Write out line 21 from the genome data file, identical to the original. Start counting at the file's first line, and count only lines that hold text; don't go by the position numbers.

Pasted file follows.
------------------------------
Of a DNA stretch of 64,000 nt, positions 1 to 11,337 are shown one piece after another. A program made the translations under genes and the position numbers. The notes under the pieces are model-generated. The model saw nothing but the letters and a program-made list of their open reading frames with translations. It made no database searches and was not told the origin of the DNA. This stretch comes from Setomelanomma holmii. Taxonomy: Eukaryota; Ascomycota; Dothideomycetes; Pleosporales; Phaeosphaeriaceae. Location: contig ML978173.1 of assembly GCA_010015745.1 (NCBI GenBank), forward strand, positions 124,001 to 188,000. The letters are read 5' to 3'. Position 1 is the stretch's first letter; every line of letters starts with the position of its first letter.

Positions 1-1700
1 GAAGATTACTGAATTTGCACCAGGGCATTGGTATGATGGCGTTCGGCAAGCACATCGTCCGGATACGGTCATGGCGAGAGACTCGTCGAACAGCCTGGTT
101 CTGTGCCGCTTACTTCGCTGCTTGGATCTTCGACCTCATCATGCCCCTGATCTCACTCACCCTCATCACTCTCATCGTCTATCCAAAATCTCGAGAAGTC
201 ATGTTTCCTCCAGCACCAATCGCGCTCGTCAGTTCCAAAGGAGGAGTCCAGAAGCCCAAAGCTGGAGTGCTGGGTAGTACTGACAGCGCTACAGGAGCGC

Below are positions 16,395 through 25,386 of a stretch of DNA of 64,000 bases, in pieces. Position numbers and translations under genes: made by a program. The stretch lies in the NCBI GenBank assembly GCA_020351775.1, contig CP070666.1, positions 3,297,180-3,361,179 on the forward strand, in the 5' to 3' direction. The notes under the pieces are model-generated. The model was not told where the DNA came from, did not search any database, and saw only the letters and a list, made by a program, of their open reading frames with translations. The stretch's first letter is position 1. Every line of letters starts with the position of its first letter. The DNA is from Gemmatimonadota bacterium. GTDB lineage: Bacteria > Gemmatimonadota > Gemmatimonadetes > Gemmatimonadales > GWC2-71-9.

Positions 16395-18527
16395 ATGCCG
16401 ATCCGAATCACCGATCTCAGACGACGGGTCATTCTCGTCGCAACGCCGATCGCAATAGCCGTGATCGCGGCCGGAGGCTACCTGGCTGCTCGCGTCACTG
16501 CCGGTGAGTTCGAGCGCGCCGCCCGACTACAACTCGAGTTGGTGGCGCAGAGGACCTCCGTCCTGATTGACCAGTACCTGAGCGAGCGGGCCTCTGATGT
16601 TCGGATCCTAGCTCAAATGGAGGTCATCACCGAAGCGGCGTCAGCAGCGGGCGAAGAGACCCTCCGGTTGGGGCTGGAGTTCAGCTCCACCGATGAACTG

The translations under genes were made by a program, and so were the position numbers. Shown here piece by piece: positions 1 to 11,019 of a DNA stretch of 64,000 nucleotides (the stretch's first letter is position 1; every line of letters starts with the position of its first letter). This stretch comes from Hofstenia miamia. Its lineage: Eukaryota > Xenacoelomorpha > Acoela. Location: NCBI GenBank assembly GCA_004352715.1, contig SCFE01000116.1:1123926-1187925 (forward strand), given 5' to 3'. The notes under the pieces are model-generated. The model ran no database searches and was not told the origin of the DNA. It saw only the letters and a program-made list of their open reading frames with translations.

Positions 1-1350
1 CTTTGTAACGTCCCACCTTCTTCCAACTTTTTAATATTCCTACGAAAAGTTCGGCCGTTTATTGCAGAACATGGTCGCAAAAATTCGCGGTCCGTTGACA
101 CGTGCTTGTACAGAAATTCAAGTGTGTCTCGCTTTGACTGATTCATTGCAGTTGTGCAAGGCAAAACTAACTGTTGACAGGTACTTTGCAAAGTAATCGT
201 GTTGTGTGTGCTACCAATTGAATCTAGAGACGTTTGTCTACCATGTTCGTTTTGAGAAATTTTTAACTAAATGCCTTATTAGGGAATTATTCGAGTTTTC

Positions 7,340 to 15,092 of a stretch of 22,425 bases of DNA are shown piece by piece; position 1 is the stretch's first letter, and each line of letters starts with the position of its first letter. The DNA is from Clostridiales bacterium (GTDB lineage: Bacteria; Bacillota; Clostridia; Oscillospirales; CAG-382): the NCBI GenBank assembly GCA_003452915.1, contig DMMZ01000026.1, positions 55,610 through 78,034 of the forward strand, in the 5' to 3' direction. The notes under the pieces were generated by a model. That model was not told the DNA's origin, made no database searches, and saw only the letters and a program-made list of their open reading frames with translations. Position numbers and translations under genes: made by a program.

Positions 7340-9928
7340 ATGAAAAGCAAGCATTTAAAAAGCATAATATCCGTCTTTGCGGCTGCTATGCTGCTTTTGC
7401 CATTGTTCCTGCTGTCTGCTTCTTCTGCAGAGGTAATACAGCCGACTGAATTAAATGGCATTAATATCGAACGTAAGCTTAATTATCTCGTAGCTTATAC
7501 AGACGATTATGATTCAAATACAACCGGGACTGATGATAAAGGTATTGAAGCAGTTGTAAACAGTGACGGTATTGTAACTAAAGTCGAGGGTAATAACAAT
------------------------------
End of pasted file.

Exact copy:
7501 AGACGATTATGATTCAAATACAACCGGGACTGATGATAAAGGTATTGAAGCAGTTGTAAACAGTGACGGTATTGTAACTAAAGTCGAGGGTAATAACAAT